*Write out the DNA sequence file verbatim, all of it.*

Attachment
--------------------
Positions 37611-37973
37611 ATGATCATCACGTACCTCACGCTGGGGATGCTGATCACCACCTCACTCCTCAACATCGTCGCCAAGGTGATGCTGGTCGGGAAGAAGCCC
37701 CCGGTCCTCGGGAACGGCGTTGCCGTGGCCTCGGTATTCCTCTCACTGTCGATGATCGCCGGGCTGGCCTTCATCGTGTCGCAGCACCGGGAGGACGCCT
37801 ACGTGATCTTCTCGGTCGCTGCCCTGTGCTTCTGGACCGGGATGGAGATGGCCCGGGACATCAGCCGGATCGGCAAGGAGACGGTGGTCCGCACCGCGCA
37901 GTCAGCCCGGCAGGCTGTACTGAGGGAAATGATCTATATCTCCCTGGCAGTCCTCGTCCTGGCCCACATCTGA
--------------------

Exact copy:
Positions 37611-37973
37611 ATGATCATCACGTACCTCACGCTGGGGATGCTGATCACCACCTCACTCCTCAACATCGTCGCCAAGGTGATGCTGGTCGGGAAGAAGCCC
37701 CCGGTCCTCGGGAACGGCGTTGCCGTGGCCTCGGTATTCCTCTCACTGTCGATGATCGCCGGGCTGGCCTTCATCGTGTCGCAGCACCGGGAGGACGCCT
37801 ACGTGATCTTCTCGGTCGCTGCCCTGTGCTTCTGGACCGGGATGGAGATGGCCCGGGACATCAGCCGGATCGGCAAGGAGACGGTGGTCCGCACCGCGCA
37901 GTCAGCCCGGCAGGCTGTACTGAGGGAAATGATCTATATCTCCCTGGCAGTCCTCGTCCTGGCCCACATCTGA